DCC energy division drives 21% jump in earnings
Group sees opportunity to grow IT security business following global cyberattack
Outgoing DCC chief executive Tommy Breen said the group would have “another year of profit growth and development”.
DCC, the fuel distribution-to-health services group, sees an opportunity to grow its fledgling information technology security business following last week’s unprecedented global cyberattack, according to executives at the company.
The comments came after the Dublin-based conglomerate reported its operating profit surged by 21 per cent last year to £345 million (€405.2 million) as its largest division, DCC Energy, benefited from European filling station and gas firm deals and sterling weakness following the Brexit referendum.
“While it’s a very unfortunate attack . . . it should drive opportunity for our security division,” Niall Ennis, head of DCC Technology, the group’s smallest unit, on the company’s call with analysts after the results were released.
“It’s somewhere where we have a strong service proposition. There are police forces in the UK where we usually run 24/7 managed security portfolios for them where we monitor these risks and that’s the type of area of the business we’d like to develop.”
The unprecedented ransomware virus – or cyberattack – has affected more than 200,000 institutions in more than 150 countries since Friday. Mr Ennis said DCC’s IT security business grew by 15 per cent last year. A spokesman was not immediately able to provide further financial information on the business.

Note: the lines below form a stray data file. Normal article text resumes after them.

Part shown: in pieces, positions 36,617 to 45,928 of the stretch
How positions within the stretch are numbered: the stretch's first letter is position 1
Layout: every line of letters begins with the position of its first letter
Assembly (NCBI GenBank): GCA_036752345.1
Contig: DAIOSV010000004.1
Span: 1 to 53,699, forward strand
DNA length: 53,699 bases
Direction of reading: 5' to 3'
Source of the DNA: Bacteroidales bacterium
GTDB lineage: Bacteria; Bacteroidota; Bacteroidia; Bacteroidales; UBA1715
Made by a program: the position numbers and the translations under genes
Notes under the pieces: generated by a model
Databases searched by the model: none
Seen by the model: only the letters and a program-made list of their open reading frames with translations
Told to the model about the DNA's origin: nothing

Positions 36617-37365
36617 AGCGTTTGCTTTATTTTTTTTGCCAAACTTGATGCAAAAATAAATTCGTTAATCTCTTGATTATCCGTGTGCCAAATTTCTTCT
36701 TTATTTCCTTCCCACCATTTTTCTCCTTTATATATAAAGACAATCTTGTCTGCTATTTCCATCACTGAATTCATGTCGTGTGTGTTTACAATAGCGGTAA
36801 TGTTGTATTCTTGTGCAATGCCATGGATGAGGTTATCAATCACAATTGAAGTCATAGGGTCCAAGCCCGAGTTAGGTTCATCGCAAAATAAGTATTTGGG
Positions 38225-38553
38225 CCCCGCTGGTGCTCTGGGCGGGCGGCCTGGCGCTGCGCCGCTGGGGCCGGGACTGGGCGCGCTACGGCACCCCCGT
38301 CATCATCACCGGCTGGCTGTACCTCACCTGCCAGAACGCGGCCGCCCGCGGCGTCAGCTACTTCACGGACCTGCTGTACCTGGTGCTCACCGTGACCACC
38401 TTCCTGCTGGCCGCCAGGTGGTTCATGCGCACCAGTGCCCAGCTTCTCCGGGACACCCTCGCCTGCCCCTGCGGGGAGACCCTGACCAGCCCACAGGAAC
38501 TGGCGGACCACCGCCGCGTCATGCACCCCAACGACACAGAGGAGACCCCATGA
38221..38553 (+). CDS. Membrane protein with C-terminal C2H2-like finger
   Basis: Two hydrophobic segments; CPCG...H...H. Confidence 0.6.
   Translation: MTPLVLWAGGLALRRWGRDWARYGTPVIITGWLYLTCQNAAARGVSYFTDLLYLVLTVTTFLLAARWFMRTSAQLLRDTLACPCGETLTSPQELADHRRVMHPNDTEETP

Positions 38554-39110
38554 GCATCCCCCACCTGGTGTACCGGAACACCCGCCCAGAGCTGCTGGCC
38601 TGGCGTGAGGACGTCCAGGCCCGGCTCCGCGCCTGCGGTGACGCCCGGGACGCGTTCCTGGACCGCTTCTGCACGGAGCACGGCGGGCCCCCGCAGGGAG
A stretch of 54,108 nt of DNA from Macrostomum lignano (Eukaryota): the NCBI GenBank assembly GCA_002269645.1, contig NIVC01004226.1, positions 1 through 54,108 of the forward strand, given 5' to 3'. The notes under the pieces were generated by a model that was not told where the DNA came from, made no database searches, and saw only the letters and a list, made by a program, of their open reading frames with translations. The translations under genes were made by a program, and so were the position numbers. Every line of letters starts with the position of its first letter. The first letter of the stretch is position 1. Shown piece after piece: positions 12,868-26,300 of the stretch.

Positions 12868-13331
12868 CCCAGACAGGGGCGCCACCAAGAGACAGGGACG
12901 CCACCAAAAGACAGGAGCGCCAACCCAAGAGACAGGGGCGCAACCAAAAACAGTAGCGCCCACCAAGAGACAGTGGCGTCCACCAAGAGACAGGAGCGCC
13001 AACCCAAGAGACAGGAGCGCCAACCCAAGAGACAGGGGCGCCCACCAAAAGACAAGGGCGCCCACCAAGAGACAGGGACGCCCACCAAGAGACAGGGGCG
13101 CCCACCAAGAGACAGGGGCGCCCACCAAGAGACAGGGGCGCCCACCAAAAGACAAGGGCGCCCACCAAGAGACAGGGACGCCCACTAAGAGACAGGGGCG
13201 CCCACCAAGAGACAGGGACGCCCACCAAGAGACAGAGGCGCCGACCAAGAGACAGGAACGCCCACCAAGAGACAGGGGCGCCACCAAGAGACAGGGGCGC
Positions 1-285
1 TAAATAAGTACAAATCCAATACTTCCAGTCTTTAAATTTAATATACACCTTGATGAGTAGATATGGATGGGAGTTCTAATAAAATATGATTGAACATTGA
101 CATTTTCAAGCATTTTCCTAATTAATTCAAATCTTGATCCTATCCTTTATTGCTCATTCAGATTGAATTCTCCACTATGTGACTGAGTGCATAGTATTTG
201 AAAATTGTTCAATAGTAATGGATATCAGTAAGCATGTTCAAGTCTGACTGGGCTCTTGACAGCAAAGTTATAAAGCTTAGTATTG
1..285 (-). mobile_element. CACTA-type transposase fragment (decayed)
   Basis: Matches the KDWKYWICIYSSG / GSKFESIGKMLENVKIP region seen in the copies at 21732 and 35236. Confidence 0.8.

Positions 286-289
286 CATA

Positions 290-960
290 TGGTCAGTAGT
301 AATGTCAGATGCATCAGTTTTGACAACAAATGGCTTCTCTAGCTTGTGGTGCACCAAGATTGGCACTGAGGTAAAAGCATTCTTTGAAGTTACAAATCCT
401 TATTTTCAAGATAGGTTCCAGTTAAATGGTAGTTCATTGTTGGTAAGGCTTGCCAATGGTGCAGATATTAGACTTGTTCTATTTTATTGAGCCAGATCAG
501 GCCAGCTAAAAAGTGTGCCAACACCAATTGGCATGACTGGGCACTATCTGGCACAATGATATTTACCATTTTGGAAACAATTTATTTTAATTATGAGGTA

The overall technology division’s operating profit rose 17 per cent last year to €41.1 million, less than 12 per cent of group earnings.
Meanwhile, DCC revealed that as the head of its key energy division, Donal Murphy, prepares to take over as group chief executive in July, his existing domain will be split into two: liquefied petroleum gas (LPG) and retail and oil. These will be headed up by Henry Cubbon and Eddie O’Brien respectively.
DCC Energy saw its profit jump by 24.3 per cent to £254.9 million, helped by the acquisition in the prior year of French gas firm Butagaz and Esso Retail France. It also benefited from the purchases last year of French natural-gas company Gaz Européen and Dansk Fuels, a retail, aviation and commercial fuels business in Denmark.
FTSE 100-listed DCC committed more than £550 million to acquisitions last year, including the agreed purchase of Esso’s retail network in Norway and deal to buy Shell’s LPG business in Hong Kong and Macau, marking its first foray into the Asian market. It has also agreed to dispose of its environmental division, which treats and recycles hazardous and non-hazardous waste in Ireland and the UK, to UK private equity firm Exponent for an enterprise value of £219 million.
Group earnings benefited last year as the euro advanced by almost 13 per cent against sterling, the currency in which it reports figures. Outgoing chief executive Tommy Breen, who steps down in July after three decades with the group, forecast that the current financial year would see further “profit growth and development”.
“Following a flurry of announcements in the past four months (three large transactions and a new chief executive) today’s results serve to reinforce two of the core underpinnings of the DCC investment thesis – strong cash generation and operational excellence,” said Davy analyst Allan Smylie in a note to clients.